x Abu Dhabi, UAESunday 23 July 2017

Union Railway hoped to run out noisy, dirty lorries

In the final part of our series on the Union Railway, Northern Emirates residents say they can't wait for the train's arrival to end their comparative isolation from the nation's population centres and to clear the roads of polluting lorries that carry freight.

The Union Railway is proposing a path through the main lorry bottlenecks, such as Al Dhaid. The railway would cut lorry traffic by limiting their routes to short trips, leaving the long journeys to the freight trains.
The Union Railway is proposing a path through the main lorry bottlenecks, such as Al Dhaid. The railway would cut lorry traffic by limiting their routes to short trips, leaving the long journeys to the freight trains.

Today the National concludes a three-day examination of the planned railway network intended to knit the nation more closely together. We began by explaining its importance to the wide-open west; yesterday we visited the industrial heartland; today we disembark in the lorry-ridden north.

 

With the announcement of the Union Railway, two dreams could finally come true for the residents of the Northern Emirates.

They are hoping the railway will breathe life into the less developed parts of the UAE, and help to relieve a relentless - and dangerous - flow of lorries.

"Wonderful, wonderful, wonderful!" said Ruwaya Salem, a 35-year-old mother of three from Adhen. "We need the railway here desperately."

One weekend last month the Salem family drove all the way to Dubai just to travel on the Dubai Metro.

"It was the first time we ever took a metro, and it was great," said Mr Salem. "I got to see Dubai from a very different angle. I can't wait to take a ride on the train and see the whole country from a different view."

Small, isolated and undeveloped, Adhen is a typical village in the south of Ras al Khaimah and on the outskirts of Fujairah. Al Dhaid Road is one of the main arteries connecting the villages to cities and towns, and it is dominated by an endless stream of lorries either transporting general supplies to the outlying areas or travelling to and from the quarries with heavy loads.

Flat tyres, said Mrs Salem, are a frequent annoyance, as are cracked windscreens from flying pebbles.

"We don't have anything here, and so we are forced to always drive along that dangerous road for the most basic of things, like going to a hairdresser," she said. "The trucks destroy the roads, and pollute the air and don't pay attention to safety measures."

Plans for railway tracks across the Northern Emirates are still being finalised, and a start date for the work has yet to be set, but the Union Railway is proposing a path through the main lorry bottlenecks, such as Al Dhaid, and along the main quarry sites near Hajar mountain. The tracks would also connect Port Saqr, and possibly the Ras al Khaimah International Airport, the coast of Fujairah and Khor Fakkan to Sharjah and Dubai.

The railway would cut lorry traffic by limiting their routes to short trips, leaving the long journeys to the freight trains.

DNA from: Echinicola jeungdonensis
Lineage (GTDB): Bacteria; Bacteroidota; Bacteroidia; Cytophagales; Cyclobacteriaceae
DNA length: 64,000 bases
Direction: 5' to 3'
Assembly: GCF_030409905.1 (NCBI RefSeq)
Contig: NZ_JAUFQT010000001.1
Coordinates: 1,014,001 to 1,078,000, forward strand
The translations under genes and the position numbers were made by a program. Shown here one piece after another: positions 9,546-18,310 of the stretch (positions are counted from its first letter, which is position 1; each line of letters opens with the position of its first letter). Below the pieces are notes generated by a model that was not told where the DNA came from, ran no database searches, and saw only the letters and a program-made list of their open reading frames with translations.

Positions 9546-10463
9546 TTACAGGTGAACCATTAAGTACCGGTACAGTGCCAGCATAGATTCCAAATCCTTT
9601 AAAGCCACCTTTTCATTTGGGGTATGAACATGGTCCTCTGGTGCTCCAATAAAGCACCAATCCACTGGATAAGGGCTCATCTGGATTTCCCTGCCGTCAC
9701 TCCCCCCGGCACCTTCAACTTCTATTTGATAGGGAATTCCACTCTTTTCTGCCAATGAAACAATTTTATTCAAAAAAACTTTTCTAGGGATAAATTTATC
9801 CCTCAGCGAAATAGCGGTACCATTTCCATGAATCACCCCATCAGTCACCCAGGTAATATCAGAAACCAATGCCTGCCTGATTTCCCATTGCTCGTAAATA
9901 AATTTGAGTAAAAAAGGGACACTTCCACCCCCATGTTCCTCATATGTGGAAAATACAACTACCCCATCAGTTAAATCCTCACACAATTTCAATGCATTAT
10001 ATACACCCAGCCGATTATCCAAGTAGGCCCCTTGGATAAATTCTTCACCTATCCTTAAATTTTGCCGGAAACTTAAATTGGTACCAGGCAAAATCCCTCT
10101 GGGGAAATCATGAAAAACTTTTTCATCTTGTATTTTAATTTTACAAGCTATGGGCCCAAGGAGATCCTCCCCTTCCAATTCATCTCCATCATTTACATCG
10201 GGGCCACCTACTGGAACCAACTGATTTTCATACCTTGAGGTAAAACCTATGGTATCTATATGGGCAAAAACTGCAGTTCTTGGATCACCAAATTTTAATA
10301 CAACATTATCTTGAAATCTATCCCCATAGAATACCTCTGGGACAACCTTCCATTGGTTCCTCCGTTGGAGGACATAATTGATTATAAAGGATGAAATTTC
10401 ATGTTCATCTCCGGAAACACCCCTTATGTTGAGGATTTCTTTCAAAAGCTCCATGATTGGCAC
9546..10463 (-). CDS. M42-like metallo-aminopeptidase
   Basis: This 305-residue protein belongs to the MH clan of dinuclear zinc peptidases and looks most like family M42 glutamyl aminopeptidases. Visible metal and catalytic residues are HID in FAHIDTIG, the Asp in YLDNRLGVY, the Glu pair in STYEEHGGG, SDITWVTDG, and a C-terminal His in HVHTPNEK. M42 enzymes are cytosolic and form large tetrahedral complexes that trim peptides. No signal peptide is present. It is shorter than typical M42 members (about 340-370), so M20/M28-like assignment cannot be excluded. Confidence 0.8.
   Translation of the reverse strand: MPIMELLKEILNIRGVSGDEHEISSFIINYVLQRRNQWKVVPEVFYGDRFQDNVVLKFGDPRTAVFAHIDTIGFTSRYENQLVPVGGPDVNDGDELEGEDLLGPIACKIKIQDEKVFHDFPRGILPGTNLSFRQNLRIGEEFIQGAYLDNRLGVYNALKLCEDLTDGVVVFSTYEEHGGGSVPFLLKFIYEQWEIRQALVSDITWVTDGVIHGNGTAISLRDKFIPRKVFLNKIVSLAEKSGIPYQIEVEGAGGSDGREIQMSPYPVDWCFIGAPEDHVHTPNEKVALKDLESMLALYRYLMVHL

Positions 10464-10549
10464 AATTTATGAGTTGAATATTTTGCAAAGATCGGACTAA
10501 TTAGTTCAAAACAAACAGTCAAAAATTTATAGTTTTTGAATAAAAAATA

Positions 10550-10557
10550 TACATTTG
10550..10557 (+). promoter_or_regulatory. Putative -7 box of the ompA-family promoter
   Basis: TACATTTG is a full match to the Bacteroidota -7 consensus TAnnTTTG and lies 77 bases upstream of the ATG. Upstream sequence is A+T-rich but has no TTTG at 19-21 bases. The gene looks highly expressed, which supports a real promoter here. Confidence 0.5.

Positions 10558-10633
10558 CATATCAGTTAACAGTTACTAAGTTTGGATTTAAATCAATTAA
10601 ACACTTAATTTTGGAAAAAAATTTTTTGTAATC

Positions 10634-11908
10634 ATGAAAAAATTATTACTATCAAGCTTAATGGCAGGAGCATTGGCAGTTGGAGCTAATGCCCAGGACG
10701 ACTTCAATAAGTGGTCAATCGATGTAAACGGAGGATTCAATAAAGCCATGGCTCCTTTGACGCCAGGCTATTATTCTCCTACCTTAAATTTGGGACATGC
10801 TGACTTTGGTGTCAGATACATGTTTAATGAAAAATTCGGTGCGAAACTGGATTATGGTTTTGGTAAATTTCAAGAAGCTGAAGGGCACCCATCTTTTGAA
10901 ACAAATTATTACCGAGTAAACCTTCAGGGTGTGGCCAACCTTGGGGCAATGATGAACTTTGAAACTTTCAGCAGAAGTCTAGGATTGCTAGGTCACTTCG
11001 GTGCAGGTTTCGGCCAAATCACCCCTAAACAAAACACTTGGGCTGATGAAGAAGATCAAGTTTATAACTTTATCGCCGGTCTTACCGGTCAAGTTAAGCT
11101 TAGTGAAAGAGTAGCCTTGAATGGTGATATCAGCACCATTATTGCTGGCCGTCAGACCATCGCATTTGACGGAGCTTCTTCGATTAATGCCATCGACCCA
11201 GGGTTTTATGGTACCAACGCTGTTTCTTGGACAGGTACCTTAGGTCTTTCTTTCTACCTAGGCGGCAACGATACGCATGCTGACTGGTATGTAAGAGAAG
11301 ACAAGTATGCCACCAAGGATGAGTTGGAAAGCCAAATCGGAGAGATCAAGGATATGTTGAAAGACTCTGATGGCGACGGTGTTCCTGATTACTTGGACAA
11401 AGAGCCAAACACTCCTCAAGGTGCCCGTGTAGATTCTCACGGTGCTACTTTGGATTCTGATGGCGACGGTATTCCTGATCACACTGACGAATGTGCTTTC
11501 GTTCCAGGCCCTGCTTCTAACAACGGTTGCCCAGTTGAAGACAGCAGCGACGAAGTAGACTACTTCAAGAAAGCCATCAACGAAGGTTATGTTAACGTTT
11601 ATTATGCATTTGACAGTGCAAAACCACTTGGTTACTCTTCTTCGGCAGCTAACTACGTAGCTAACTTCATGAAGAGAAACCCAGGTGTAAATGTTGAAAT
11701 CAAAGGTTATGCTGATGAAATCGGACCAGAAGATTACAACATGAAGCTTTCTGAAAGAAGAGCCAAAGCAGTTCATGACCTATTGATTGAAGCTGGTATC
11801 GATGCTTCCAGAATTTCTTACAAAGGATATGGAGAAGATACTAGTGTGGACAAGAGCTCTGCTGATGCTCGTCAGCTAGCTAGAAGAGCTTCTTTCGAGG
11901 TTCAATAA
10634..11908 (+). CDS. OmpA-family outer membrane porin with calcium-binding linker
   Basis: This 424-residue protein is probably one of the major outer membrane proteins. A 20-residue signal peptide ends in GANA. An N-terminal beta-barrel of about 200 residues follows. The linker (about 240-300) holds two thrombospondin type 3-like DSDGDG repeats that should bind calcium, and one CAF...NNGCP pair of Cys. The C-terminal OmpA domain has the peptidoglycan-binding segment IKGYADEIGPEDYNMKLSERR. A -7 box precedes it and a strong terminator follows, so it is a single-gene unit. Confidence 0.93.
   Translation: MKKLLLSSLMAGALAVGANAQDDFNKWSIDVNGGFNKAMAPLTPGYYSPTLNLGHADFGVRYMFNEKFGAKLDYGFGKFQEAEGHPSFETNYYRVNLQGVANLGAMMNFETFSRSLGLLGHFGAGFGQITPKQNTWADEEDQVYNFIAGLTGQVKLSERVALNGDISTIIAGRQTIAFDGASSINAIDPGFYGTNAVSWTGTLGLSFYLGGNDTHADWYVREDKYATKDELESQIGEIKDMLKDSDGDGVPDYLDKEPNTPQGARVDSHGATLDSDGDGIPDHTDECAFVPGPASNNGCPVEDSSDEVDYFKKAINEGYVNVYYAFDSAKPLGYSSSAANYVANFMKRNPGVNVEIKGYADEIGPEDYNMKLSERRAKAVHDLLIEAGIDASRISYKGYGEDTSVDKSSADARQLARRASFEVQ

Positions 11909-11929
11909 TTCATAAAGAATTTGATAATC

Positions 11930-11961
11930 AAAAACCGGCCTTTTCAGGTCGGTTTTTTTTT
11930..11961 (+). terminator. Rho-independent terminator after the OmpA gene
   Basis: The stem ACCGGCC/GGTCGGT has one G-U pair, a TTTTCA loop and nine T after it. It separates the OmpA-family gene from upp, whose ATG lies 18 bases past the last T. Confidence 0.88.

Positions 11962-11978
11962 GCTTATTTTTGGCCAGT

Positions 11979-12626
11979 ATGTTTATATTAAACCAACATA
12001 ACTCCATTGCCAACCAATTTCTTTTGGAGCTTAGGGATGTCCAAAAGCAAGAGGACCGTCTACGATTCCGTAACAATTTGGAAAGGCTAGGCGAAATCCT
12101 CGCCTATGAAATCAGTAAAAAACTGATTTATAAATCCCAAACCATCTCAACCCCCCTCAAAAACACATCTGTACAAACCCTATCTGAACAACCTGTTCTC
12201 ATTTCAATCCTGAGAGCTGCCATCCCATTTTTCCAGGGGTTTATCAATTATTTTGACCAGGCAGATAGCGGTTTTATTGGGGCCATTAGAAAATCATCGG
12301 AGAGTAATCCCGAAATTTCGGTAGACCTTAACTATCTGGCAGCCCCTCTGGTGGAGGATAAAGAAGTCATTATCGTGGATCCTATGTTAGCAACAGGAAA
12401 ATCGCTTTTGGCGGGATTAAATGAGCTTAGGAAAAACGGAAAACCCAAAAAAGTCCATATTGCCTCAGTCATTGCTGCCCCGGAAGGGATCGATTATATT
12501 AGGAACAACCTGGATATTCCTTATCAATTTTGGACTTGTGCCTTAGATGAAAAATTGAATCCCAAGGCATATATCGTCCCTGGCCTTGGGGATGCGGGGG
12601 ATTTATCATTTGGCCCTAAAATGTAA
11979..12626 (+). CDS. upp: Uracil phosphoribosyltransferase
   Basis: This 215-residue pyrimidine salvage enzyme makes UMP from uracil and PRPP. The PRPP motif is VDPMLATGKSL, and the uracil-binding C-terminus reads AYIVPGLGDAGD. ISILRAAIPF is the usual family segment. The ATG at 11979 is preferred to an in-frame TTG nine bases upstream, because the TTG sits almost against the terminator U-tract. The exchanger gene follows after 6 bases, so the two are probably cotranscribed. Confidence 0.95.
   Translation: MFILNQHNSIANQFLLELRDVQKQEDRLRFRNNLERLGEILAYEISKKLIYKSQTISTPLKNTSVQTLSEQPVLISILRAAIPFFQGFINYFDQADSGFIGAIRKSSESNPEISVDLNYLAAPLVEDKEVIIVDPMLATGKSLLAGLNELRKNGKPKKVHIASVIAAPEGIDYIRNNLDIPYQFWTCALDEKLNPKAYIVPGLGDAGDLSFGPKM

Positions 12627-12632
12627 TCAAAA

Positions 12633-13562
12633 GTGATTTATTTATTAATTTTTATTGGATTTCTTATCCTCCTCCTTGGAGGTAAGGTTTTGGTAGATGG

While the project is still years from completion, businesses in the area are already making plans for expansion.

K Ali, from India, has worked at the 18-year-old Al Dafaf supermarket in Al Dhaid for the past seven years. The only fruits he can get his hands on are apples, bananas and, occasionally, oranges.

"First thing I will get are fresh strawberries," said Mr Ali, 42. "When you are far away from the main cities, you realise how hard it is to get things."

With products and merchandise limited to one or two brands, Mr Ali hopes that not only will the railway bring about greater variety, but a more comfortable mode of transport for its cargo.

"The poor animals have it the worst," he said. "They are tied up in the back of the pick-up or truck, and have to travel for hours, if not days, from one destination to another. Hopefully the trains will have air conditioning for the livestock."

After his experiences of taking the train in his home country of India, Mr Ali is not anxious to become a regular passenger.

"The one I went on was old, dirty and dangerous," he laughed. "I will just use the train for bringing in supplies, not travel."

Not everyone is thrilled at the prospect of a rail system.

"Because the roads are so bad, we always get a random car or truck coming in for repairs," said Mohammed Mohammed, 50, from Pakistan, working at Al Dhaid garage. "If the train comes, and the roads are fixed, who will come to us?"

While for many the railway means progress and profit, others are looking forward to quiet, peaceful travel.

"I will be able to sit back, contemplate, and write my poems, instead of worrying about reckless drivers flashing me as they rush by on the highway," said Mariam al Naqdi.

The Emirati poet commutes five days a week from her home in Khor Fakkan to work at the Nabati Poetry House in Sharjah.

"I was worried they wouldn't include Khor Fakkan, but when I saw the map online on the Union Railway website, I saw that we are marked and part of the network," she said. "I was so happy, as we are often forgotten in the bigger scheme of things."

The trip is usually 90 minutes but it can last an hour longer if traffic is bad. With the train, she hopes the commute will be quicker and safer.

"It will be great, I can relax, and take my son with me, without worrying about the road and accidents," she said. "He will look out the window, while I will sit and write my poetry."

 

rghazal@thenational.ae